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John Simpkin, Rillington c.1800 I had never been a fan of 30 hours clocks until I came across this particular gem. They have to be very special to attract my attention. Hence this adorable timepiece from East Yorkshire which found its way into my collection! There is something very territorial about clock cases made at this time in this area. They were very, very influenced by the Pagoda top design usually found in London. The Port of Hull, just south of Rillington led the way in producing this design, and has to be credited with promoting quality cases in this provincial style. They were normally made in mahogany and manufactured by good craftsmen. The patina is lovely and the door and hood are adorned with attractive inlay. Four Gospel Apostles are found in each corner of the well-painted dial with the arch showing an interesting painting of the Resurrection. It has a 30-hour movement with bell strike on the hour. 84ins High 18ins Wide 8ins Deep It is a special clock with many quality features. - 18 -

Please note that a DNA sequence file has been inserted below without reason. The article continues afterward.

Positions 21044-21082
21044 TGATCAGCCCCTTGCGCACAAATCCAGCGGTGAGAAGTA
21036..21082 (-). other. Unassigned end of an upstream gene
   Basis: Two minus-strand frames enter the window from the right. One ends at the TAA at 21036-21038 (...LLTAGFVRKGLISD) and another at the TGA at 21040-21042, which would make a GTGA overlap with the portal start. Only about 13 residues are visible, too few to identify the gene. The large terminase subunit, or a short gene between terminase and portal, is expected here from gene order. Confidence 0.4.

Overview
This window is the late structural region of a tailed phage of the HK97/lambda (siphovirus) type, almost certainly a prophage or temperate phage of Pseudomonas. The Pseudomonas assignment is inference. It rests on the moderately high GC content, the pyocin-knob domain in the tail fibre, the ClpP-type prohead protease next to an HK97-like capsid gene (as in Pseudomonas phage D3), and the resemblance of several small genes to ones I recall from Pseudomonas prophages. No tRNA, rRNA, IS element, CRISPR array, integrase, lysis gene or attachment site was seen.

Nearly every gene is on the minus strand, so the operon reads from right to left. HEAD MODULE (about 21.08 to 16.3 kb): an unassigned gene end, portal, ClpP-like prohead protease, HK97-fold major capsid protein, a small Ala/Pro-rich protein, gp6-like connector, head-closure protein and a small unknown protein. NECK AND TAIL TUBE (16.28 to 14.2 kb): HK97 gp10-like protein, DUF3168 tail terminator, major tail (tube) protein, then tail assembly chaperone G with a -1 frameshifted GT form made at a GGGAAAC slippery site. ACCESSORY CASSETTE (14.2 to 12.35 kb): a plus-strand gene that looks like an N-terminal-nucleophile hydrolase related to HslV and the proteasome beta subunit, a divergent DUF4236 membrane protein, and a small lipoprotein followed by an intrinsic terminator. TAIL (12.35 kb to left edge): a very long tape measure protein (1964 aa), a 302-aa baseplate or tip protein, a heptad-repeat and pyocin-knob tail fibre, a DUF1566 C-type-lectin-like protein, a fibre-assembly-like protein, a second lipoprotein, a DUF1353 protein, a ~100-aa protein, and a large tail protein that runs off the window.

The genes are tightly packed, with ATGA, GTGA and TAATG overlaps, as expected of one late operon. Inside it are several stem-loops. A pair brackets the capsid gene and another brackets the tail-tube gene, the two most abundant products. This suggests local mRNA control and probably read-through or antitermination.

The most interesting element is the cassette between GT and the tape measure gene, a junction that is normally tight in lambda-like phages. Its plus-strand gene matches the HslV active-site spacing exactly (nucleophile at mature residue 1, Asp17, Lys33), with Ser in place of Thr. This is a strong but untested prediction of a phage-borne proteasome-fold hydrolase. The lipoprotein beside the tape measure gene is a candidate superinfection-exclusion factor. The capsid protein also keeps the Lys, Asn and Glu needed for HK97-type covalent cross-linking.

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J Sowerby Lancaster c.1790 From the second half of the 18th century it was common practice for Lancaster cabinetmakers to work as journeymen for Gillows and set up their own businesses. By this time the Gillows family had become one of the finest furniture makers in the country, gaining a reputation all over England and as far away as America. These fine craftsmen trained with Gillows in Lancaster then added their own personal touch in cabinet making. This is a wonderful clock case. It is made from the best materials and taken straight from a design of the period. (Reference page 407 in Gillows by Susan E Stuart) The patina is exquisite bearing that rich colour from years of polish and care. It has the typical Lancastrian round top to the trunk door, with quarter columns and canted corners to the base. The white dial is very attractive with well painted flowers trimmed with gold serving as spandrels. Whilst the arch is decorated with a handsome urn. There is a good 8-day movement striking on the hour. In the York Book of Prices a Lancastrian workman was paid 18 Shillings to make a clock case! 95ins High 21ins Wide 10ins Deep This has to be one of my favourite clocks. I really love it! - 20 -